An Ugly End to Harvest 2014

We had to mud through our last few acres of harvest 2014

What do you do when you're harvesting your last field, which also happens to be in flood plain -- and more rain is expected?

I've watched the YouTube videos of farmers harvesting through standing water. I wonder how and why someone could do that. Last Friday, I learned firsthand. I'm not proud of it, but to be honest we didn't really make much of a mess. Furthermore, it was only 5 to 6 acres.

The ice draped between the cornstalks showed the levels to which water crept out of the ditches after last weekend's rains. Once the corn head shook the stalks, the ice broke. You could then see the water had receded a couple of feet, with only a little water left below. Muddy soil mushed out from underneath the tires, but only cut 3 or 4 inches deep. Completely unexpected.

Over the weekend, I spent a day with the computer log from the grain cart. I had difficulty staying awake from too much turkey, but finally compiled the information needed by the crop insurance adjusters. It appears we will have some claims, most of which are based on revenue loss due to the decreases in prices coupled with average yields.

As a farmer, if you think you may have a loss, it is important to contact your agent, as deadlines for initiating a claim are coming soon.

So how did the year end up? I've been pretty honest with you through the season. The early planted corn was certainly the best. Later corn held up OK, but was off the pace set, by 15-20%. All in all, yields were near our adjusted APH given by the insurance company.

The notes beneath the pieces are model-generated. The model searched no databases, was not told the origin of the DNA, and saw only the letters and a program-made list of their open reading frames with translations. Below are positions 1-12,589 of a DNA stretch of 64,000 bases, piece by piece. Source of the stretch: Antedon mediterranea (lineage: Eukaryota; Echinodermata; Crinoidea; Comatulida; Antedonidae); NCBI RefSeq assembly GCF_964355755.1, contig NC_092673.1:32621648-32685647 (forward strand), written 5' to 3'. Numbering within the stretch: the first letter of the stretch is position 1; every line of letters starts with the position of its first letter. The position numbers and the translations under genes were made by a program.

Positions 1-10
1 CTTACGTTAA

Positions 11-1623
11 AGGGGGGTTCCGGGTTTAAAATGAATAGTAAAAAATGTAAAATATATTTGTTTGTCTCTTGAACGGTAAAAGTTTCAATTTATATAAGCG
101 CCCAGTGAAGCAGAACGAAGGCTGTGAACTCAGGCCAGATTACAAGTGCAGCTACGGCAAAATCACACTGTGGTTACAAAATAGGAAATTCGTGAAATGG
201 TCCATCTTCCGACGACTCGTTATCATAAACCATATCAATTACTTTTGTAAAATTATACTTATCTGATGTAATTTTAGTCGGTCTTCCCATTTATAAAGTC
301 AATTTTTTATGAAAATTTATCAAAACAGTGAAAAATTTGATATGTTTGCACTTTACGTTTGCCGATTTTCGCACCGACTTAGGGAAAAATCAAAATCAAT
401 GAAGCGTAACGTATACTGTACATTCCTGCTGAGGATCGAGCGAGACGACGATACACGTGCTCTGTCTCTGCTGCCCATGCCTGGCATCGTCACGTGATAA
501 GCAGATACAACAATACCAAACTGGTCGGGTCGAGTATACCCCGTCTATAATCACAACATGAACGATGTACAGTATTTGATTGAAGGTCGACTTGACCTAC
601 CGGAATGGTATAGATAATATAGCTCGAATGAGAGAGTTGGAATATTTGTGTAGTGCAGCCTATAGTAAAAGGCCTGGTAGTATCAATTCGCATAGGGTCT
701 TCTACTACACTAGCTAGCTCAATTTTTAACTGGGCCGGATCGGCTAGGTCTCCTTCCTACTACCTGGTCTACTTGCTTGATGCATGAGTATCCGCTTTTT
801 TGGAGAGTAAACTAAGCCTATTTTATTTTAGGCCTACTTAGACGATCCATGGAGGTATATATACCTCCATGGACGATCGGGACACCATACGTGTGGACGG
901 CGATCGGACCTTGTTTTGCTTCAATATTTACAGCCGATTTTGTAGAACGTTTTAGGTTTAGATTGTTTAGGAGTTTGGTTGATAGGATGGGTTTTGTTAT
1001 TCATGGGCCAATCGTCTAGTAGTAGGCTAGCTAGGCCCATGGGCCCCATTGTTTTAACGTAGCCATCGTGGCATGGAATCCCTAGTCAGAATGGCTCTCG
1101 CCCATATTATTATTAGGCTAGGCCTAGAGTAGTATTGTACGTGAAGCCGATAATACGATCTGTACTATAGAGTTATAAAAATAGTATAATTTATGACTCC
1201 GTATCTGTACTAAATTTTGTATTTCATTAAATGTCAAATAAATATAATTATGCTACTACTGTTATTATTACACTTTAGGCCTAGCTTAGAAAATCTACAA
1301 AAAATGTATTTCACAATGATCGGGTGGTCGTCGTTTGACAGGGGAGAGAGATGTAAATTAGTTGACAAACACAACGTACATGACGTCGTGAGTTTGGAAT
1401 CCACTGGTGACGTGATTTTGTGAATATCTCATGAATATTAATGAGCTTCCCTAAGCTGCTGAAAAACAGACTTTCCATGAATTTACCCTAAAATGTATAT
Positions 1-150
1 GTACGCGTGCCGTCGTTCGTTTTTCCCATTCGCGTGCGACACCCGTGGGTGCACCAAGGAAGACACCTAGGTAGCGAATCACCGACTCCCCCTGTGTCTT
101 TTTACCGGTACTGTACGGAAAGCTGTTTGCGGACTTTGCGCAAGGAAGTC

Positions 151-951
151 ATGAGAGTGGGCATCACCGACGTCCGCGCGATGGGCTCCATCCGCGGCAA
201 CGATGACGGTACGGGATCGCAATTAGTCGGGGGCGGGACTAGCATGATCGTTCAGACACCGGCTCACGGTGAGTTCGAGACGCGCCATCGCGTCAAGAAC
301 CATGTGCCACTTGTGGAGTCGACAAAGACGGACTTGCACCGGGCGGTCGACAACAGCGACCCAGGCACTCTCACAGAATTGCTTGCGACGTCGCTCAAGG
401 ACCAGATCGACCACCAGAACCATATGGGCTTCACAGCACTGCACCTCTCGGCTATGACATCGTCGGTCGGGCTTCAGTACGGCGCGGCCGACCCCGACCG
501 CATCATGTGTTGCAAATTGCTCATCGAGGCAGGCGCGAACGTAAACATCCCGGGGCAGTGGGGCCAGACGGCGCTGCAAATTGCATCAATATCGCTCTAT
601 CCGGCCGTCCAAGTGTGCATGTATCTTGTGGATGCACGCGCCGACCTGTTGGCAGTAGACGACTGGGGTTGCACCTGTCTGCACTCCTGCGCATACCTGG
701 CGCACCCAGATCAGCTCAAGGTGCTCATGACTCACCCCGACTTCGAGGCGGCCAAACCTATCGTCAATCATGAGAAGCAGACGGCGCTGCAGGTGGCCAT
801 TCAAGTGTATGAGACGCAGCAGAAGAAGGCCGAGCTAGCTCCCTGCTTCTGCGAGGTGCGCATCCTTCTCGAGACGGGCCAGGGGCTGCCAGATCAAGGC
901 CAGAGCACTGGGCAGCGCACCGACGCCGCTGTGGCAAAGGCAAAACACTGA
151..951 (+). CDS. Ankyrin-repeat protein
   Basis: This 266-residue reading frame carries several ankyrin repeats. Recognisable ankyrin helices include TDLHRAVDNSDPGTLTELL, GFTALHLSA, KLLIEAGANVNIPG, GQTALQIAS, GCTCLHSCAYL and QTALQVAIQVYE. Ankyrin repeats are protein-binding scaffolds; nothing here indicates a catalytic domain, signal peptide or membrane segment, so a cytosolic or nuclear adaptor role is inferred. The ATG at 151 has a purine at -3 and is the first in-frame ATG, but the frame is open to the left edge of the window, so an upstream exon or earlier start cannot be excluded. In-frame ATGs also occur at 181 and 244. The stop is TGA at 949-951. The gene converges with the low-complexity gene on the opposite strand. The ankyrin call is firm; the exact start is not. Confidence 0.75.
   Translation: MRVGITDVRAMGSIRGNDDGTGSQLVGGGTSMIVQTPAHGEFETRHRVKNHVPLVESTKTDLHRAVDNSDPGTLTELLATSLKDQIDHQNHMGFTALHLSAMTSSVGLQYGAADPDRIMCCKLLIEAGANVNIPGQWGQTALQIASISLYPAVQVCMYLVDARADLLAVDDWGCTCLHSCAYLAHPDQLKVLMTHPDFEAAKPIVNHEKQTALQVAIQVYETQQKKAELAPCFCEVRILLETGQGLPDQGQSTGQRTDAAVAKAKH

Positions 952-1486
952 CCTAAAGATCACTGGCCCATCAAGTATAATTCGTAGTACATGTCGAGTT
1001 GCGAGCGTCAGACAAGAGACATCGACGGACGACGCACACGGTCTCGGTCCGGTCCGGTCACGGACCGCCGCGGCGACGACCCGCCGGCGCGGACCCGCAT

Hardly any of the corn matured properly, and had high moisture coupled with below average test weight. My guess is we just didn't have enough sun and heat to properly fill the kernels.

Early maturity soybeans were also the best, no matter when they were planted. There was a window right smack in the middle of planting where beans just didn't excel. It could have been the moderately wet soils at planting, or just the timing of the dry July. Overall though, bean yields were solid and more consistent than normal, ending 5-8% above average.

In just a few short months, we will start this whole thing all over again!
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